Feast of Christ the King

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This article is about Feast of Christ the King. For the title of Christ, see Christ the King.
Solemnity of Christ the King
Christ Pantocrator mosaic from Hagia Sophia 2744 x 2900 pixels 3.1 MB.jpg
Christ the Pantocrator; mosaic in the Hagia Sophia, Istanbul, Turkey
Observed by Roman Catholic Church and most Anglican and mainstream Protestant churches
Liturgical Color White or Gold
Observances Eucharistic adoration for a full day
Date Final Sunday of the Liturgical Calendar (being the Sunday before the First Sunday of Advent); from 20–27 November, inclusive or final Sunday of October
2015 date 22 November (ordinary form); 25 October (extraordinary form)
2016 date 20 November (ordinary form); 30 October (extraordinary form)
2017 date 26 November (ordinary form); 29 October (extraordinary form)
2018 date 25 November (ordinary form); 28 October (extraordinary form)
Frequency annual
First time 31 October 1926

The Solemnity of Our Lord Jesus Christ, King of the Universe, commonly referred to as the Feast of Christ the King, is a relatively recent addition to the Western liturgical calendar, having been instituted in 1925 by Pope Pius XI for the Roman Catholic Church. In 1970 its Roman Catholic observance was moved to the final Sunday of Ordinary Time. Therefore, the earliest date on which it can occur is 20 November and the latest is 26 November. Traditional Catholics observe it on its original date, the last Sunday of October. The Anglican, Lutheran, and many other Protestant churches adopted it along with the Revised Common Lectionary. It is also observed on the same computed date as the final Sunday of the ecclesiastical year, the Sunday before the First Sunday of Advent, by Western rite parishes of the Russian Orthodox Church Outside Russia.[1] Roman Catholics adhering to the Extraordinary Form of the Roman Rite as permitted under the motu proprio Summorum Pontificum use the General Roman Calendar of 1960, and as such continue to observe the Solemnity on its original date of the final Sunday of October.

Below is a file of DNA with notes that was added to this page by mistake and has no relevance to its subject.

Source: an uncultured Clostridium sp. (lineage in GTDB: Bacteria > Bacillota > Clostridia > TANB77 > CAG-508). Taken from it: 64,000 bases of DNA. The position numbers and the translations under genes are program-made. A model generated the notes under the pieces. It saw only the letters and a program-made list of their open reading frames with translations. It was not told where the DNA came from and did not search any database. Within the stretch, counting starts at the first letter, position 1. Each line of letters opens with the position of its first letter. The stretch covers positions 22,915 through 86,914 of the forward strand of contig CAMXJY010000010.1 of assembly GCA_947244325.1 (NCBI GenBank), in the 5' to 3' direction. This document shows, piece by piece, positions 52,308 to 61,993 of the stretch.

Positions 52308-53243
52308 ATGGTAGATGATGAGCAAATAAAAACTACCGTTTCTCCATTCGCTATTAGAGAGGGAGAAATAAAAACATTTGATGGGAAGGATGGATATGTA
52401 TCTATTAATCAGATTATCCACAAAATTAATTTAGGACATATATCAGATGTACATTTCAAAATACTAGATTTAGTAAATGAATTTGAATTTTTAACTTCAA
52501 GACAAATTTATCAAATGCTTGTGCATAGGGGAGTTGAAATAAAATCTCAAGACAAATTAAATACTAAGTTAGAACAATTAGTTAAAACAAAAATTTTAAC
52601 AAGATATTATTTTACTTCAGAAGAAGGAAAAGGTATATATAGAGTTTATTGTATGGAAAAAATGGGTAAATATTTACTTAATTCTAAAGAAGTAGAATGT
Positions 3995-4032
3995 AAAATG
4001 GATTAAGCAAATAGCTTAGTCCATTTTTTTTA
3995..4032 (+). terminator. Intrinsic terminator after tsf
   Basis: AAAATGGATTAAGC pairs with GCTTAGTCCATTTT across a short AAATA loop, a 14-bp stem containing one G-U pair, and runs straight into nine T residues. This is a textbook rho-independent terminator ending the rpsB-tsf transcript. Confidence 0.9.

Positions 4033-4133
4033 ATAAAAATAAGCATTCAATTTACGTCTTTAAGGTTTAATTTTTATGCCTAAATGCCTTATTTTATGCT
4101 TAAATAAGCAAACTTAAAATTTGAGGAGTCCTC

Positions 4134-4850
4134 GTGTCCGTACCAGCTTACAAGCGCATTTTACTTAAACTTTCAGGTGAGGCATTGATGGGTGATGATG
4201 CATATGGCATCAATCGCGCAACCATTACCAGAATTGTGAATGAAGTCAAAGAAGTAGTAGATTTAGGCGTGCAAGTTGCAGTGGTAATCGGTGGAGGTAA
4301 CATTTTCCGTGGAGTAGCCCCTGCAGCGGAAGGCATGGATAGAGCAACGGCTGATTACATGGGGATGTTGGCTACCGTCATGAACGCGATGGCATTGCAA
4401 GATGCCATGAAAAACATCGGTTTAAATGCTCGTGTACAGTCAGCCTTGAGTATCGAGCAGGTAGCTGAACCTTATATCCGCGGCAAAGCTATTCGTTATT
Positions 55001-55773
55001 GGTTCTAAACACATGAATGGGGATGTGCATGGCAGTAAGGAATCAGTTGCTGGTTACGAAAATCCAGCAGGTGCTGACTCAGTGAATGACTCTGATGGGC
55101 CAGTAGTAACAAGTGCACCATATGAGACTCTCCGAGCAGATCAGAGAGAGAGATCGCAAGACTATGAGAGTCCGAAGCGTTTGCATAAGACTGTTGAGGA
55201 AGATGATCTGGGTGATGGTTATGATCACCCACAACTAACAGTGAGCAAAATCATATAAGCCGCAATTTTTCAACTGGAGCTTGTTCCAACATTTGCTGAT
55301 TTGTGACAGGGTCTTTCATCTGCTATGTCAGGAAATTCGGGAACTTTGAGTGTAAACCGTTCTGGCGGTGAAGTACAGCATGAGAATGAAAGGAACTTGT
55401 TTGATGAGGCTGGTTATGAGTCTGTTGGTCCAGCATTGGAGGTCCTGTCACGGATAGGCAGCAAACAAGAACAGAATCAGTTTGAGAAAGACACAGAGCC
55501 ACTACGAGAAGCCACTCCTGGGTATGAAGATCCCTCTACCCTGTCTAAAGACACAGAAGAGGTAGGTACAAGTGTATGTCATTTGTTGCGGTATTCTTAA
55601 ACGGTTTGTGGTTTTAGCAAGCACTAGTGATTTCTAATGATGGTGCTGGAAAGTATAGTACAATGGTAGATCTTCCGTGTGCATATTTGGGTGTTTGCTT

Origin and history in the Roman Catholic Church[edit]

Pope Pius XI instituted the Feast of Christ the King in his encyclical letter Quas primas of 1925, in response to growing secularism[2] and in the context of the unresolved Roman Question.

According to Cyril of Alexandria, "Christ has dominion over all creatures, ...by essence and by nature." His kingship is founded upon the hypostatic union. "...[T]he Word of God, as consubstantial with the Father, has all things in common with him, and therefore has necessarily supreme and absolute dominion over all things created."[3]

"From this it follows that to Christ angels and men are subject. Christ is also King by acquired, as well as by natural right, for he is our Redeemer. ...' We are no longer our own property, for Christ has purchased us "with a great price"; our very bodies are the "members of Christ."[4] A third ground of sovereignty is that God bestowed upon Christ the nations of the world as His special possession and dominion. "All power in heaven and on earth has been given to me." (Matthew 28:18)

The feast has an eschatological dimension pointing to the end of time when the kingdom of Jesus will be established in all its fullness to the ends of the earth. It also leads into Advent, when the Church commemorates the arrival of the newborn king.

Calendar[edit]

The title of the feast was "Domini Nostri Jesu Christi Regis" (Our Lord Jesus Christ the King), and the date was established as "the last Sunday of the month of October – the Sunday, that is, which immediately precedes the Feast of All Saints".[5] In Pope St. John XXIII's revision of the Calendar in 1960, the date and title were unchanged but, according to the simplification of the ranking of feasts, it was classified as a feast of the first class.